This week kicked off with the industry's big event, the Mining Indaba. It was a fantastic week and a good opportunity to meet with our clients and key industry stakeholders in beautiful Cape Town.
What may have set this year apart from previous years, was a lightened spirit and a sense of hope that we may be at the point of rebuilding our once thriving South African mining industry. Much of the renewed optimism has been founded in the newly appointed ANC leadership as well as comments made by the new leadership at Davos
Our team of experts have sat together to mull over the Minister's speech and consider what this speech is likely to mean for the industry - what it said, what it failed to say and perhaps what it could have said. We take this opportunity to share our views with you.
For insights from Jonathan Veeran, click here for a video interview. A transcription of this video is available here.
For insights from Manus Booysen (in Afrikaans), click here for a video interview.
Some select quotes related to the speech:
Rashaad Carrim - "The political landscape in South Africa is changing, but politics in this context is not a fast-moving creature, and thankfully so. Perhaps the approach of Cyril Ramaphosa in the current landscape is replicating the process adopted at CODESA in the early 90s - chipping away slowly and working towards a negotiated settlement - which was of course an effective long-term strategy in that instance. We are hoping that what, on the face of it, may seem to be a dragging of heels, is in fact a measured strategy towards achieving long-term positive change in the industry by the new leadership. Although the Minister's speech stayed within fairly factual, banal parameters and was primarily retrospective, it would be remiss to expect someone in as tenuous a position as the Minister’s to say much more. We could perhaps even take some comfort in his saying less - had he made bolder, more committed statements, stakeholders would not have placed any reliance on it in any event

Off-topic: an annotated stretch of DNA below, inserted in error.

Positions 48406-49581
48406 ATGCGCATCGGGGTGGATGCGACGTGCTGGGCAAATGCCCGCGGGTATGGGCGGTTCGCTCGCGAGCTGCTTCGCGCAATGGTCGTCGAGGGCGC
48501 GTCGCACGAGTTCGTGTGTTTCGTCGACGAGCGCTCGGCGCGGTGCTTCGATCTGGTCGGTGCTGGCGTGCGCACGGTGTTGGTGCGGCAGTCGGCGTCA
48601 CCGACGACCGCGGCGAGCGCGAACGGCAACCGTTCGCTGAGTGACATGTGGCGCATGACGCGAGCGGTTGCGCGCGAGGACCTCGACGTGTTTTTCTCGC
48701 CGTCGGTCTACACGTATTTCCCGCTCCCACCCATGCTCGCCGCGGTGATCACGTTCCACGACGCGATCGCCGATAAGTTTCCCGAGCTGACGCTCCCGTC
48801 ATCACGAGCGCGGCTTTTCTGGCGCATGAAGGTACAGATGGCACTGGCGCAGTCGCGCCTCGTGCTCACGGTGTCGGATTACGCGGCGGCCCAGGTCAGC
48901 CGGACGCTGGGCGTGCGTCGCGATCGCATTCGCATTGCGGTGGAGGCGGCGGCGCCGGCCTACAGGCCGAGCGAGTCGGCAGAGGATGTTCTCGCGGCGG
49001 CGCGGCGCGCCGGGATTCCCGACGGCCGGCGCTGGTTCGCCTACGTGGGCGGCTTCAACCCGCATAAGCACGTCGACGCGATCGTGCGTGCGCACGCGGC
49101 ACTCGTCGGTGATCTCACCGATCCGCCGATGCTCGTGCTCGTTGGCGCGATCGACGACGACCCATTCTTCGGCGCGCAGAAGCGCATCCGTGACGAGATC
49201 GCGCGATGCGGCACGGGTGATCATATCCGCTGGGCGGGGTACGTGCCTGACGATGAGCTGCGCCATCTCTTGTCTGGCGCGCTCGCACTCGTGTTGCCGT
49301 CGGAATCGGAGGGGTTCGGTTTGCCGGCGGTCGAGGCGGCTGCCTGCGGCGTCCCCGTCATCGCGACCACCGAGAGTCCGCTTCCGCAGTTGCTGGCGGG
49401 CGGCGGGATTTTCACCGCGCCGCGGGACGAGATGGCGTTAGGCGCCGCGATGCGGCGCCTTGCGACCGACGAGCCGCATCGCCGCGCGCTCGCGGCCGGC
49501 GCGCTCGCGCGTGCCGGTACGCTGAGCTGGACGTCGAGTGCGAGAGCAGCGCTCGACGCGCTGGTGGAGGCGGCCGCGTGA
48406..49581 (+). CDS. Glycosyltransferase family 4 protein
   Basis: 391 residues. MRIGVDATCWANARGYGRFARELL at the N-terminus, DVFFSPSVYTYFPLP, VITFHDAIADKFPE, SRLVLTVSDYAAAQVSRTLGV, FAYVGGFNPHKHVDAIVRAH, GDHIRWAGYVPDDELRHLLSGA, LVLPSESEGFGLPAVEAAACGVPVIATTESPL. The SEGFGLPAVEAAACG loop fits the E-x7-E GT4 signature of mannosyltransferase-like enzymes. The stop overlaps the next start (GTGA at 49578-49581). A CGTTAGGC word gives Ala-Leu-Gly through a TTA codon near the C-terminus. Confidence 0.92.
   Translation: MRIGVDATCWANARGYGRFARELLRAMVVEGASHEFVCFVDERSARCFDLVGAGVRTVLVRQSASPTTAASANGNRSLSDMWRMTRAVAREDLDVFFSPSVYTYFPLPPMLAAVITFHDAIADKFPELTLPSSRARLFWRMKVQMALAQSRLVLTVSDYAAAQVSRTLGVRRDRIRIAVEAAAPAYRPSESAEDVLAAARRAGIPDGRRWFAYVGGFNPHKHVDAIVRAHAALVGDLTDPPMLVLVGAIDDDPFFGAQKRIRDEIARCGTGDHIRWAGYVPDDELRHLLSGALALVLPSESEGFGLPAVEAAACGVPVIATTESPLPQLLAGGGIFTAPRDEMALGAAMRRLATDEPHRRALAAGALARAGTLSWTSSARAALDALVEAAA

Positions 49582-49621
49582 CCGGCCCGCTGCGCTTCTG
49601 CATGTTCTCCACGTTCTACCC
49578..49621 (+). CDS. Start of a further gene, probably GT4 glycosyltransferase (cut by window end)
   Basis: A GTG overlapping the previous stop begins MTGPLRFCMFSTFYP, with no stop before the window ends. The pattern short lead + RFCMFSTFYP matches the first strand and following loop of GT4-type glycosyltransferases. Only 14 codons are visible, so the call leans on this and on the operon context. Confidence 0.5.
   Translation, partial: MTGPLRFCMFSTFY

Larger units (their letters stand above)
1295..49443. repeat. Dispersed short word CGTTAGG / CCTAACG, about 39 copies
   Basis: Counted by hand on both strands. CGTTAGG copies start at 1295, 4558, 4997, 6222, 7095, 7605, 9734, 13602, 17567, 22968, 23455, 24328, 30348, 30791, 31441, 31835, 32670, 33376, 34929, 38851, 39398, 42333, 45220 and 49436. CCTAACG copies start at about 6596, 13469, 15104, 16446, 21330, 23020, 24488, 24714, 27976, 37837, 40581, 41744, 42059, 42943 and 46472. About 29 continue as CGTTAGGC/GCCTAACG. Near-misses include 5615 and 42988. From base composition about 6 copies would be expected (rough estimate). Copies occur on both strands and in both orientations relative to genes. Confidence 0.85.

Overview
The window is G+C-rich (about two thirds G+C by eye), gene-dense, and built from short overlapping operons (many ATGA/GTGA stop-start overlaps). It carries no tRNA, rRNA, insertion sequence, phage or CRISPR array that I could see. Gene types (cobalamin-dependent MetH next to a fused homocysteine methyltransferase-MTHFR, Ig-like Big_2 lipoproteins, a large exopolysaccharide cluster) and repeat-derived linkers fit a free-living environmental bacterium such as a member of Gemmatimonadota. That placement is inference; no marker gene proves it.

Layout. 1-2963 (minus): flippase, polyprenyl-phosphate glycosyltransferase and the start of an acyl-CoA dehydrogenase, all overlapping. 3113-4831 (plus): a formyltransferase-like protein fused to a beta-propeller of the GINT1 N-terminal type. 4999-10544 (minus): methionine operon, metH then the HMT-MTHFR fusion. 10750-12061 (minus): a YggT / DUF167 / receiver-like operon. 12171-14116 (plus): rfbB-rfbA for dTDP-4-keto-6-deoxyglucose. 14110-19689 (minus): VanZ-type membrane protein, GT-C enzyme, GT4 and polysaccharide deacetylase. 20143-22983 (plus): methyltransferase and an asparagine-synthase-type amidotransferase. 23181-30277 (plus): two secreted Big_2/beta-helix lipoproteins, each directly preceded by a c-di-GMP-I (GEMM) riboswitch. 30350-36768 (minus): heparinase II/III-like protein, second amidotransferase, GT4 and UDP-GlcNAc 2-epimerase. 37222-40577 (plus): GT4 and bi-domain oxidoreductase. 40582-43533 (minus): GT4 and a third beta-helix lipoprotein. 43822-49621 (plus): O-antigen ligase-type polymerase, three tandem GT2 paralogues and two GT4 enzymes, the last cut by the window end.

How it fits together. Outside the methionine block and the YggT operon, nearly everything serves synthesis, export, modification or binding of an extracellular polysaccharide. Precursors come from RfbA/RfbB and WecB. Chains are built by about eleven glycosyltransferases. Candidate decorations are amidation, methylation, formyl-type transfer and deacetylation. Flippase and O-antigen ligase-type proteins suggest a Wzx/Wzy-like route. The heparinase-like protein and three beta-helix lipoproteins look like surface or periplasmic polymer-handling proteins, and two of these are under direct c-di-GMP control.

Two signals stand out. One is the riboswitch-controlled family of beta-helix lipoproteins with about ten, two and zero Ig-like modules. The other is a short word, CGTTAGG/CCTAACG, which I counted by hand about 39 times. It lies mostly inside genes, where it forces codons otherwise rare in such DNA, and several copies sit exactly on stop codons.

Johan Olivier - "The Minister's reference in his speech to zero harm in health & safety by 2024 is an unrealistic objective in an inherently dangerous industry. Let's give real measures we can achieve."